An alternative embodiment of a switch 70 having a hemispherical chamber 78 is illustrated in FIGS. 19 through 21, 28 and 29. The hemispherical switch 70 is formed preferably of a two parts, an outer body 71 and an inner member cap 73. Outer body 71 defines a concave chamber outer wall 72 which is hemispherical. The inner cap member has a sealing flange 75 which mates with the outer body 71 to form a sealed housing to retain a liquid gravity responsive member 12, which may comprise a single material but which is shown as a conductive liquid member 17 immersed within a carrier liquid 18, the liquid member 17 having a higher specific gravity or density than the carrier liquid 18, such that it remains as a bead or ball in the bottom of the carrier liquid 18. An O-ring 76 is disposed between the sealing flange 75 of the inner member cap 73 and the outer body 71. The inner member cap 73 most preferably terminates in a convex hemispherical chamber inner wall 74, such that the chamber 78 is defined by the separation between the chamber inner wall 74 and the chamber outer wall 72. In FIG. 19, the sensing pathway 30 is defined by a pair of strips 14, such as foil ribbons or wires positioned or formed on the chamber inner wall 74, with external leads 77 connected to the strips 14 and extending from the cap member 73. Alternatively, the strips 14 could be embedded in the chamber outer wall 72. In this embodiment the outer body 71 and the inner member cap 73 are formed of nonconductive material, such as PTFE or similar non-wetting plastics. When the switch 70 is disposed in physical space such that the sensing pathway 30 is in contact with the conductive liquid member 17, the circuit will be completed. When the switch 70 is disposed such that the sensing pathway 30 is not in contact with the conductive liquid 17, which always remains at the lowermost position due to gravity, the circuit is not completed. In the embodiment utilizing resistivity changes, the circuitry recognizes the difference in resistivity between the conductive liquid 17 and the carrier liquid 18 to determine whether the operational circuitry will be activated or not.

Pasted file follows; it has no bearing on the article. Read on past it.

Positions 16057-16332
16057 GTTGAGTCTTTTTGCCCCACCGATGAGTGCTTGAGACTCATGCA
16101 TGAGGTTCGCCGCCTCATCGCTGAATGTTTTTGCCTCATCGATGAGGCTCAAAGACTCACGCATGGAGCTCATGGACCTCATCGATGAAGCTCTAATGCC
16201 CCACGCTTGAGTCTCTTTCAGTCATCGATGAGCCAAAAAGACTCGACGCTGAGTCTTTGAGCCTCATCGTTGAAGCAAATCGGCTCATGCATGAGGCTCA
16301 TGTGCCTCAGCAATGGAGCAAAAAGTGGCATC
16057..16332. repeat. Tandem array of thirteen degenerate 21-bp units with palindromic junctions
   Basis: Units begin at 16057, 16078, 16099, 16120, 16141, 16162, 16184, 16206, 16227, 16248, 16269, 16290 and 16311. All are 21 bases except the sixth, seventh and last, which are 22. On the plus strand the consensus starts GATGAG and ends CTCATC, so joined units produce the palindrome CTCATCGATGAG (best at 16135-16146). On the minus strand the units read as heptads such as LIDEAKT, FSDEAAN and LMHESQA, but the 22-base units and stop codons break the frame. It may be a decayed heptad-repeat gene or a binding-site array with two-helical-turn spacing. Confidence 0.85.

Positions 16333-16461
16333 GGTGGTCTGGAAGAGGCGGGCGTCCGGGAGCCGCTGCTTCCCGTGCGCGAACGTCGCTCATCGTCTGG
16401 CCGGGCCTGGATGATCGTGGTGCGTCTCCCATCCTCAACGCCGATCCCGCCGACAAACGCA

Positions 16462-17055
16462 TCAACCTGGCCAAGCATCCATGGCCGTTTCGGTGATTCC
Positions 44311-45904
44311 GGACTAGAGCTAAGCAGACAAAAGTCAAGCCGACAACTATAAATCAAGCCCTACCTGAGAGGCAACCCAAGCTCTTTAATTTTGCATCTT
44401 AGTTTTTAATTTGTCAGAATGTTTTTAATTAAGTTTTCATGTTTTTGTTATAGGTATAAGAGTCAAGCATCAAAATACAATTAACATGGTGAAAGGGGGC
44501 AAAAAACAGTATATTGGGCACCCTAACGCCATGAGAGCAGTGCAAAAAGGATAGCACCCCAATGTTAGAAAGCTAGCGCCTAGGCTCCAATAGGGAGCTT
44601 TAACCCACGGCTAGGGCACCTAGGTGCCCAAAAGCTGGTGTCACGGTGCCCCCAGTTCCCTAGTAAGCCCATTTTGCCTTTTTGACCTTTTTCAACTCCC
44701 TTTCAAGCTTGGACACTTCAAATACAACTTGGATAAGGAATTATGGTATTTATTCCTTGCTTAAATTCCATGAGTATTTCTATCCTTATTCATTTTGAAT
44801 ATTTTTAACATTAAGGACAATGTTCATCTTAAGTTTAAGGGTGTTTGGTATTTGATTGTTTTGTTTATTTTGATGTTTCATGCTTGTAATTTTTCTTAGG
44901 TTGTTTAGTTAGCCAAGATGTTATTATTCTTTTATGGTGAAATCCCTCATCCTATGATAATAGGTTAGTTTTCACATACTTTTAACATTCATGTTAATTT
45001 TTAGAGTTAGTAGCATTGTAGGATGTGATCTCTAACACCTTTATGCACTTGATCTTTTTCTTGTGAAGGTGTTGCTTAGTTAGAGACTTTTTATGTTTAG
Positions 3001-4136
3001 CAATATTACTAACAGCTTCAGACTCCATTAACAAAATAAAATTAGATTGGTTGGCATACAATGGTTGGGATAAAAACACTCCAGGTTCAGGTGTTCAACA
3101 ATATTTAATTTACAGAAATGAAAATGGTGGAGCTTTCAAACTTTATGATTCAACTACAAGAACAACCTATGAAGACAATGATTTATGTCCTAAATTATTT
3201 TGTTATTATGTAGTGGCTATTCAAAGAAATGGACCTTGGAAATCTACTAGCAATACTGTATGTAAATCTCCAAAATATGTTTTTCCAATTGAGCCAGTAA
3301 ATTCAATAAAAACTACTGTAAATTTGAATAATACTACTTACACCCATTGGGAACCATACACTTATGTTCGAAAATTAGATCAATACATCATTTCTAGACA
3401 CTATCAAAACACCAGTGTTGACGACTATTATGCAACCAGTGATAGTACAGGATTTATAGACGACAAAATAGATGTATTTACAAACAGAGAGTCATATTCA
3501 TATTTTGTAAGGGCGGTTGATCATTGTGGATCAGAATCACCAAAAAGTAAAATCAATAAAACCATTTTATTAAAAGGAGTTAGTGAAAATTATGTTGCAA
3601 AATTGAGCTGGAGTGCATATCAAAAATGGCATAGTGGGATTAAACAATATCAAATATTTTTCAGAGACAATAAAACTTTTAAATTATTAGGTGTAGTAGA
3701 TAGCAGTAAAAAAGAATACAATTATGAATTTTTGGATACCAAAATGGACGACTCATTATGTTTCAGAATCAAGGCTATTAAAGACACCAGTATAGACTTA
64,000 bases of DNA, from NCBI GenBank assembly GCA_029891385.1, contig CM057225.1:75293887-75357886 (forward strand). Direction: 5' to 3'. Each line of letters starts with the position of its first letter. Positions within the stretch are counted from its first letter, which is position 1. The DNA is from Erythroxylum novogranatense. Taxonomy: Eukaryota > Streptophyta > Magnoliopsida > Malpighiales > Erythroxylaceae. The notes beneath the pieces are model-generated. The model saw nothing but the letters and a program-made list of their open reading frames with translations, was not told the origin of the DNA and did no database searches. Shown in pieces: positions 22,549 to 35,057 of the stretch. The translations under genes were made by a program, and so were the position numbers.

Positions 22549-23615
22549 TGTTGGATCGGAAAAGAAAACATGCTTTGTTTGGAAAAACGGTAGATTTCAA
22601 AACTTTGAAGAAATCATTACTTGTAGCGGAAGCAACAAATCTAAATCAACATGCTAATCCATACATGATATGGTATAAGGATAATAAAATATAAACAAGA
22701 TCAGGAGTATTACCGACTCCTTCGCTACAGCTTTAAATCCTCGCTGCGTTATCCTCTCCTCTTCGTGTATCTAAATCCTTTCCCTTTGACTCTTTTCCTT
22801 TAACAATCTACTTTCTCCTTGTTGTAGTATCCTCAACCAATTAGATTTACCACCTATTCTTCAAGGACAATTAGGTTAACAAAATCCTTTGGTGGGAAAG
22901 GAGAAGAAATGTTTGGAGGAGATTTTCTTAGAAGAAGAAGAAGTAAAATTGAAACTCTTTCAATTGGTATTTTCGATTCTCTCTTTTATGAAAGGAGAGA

In the embodiment shown in FIG. 20, the outer body 71 is formed of a conductive material, such as metal, or the chamber outer wall 72 is coated with a conductive layer 79, as shown in FIG. 29, with an external lead 77 provided which connects the chamber outer body 71 or the conductive layer 79 to the external circuitry. In this embodiment the sensing pathway 30 is defined by a single wire 15 disposed within the chamber 78, that is, separated or suspended from either the chamber inner wall 74 or the chamber outer wall 72 so that is resides within the chamber 78 interior. When the switch 70 is positioned such that the wire 15 is in contact with the conductive liquid member 17, the circuit is closed. Alternatively, the conductive layer 79 could be applied to the chamber inner wall 74 or the inner member 73 itself made of conductive material with the outer body 71 being non-conductive.
In the embodiment shown in FIG. 21, the sensing pathway 30 is formed as a pair of disposed or suspended wires 16 which are positioned separated a distance from the chamber inner wall 74 and the chamber outer wall 72 and thus disposed within the interior of chamber 78. The wires 16 are substantially parallel, such that a circuit is completed when the conductive liquid member 17 is in contact with both wires 16. In the illustration, the wire pair 16 is shown where one wire 16 comes from the outer body 71 and the other wire 16 comes from the inner cap member 73, but both wires 16 could extend from the cap member 73 or both wires 16 could extend from the outer body 71.
FIG. 28 shows a hemispherical switch 70 where the sensing pathway 30 is defined by a series of contact points 19. The contact points 19 are pins or post members inserted into the chamber inner wall 74 and are of sufficient length to extend completely through the chamber inner wall 74 and into bore 105 disposed within the inner member cap 73. The bore 105 is filled with solder or other conductive material and contacts the interior ends of the contact points 19. An external lead 77 is connected to solder. The outer body 72 is formed of a conductive material or provided with a conductive layer, as shown in FIG. 29. When the switch 70 is oriented such that any of the contact points touch the conductive liquid 17, the circuit is completed.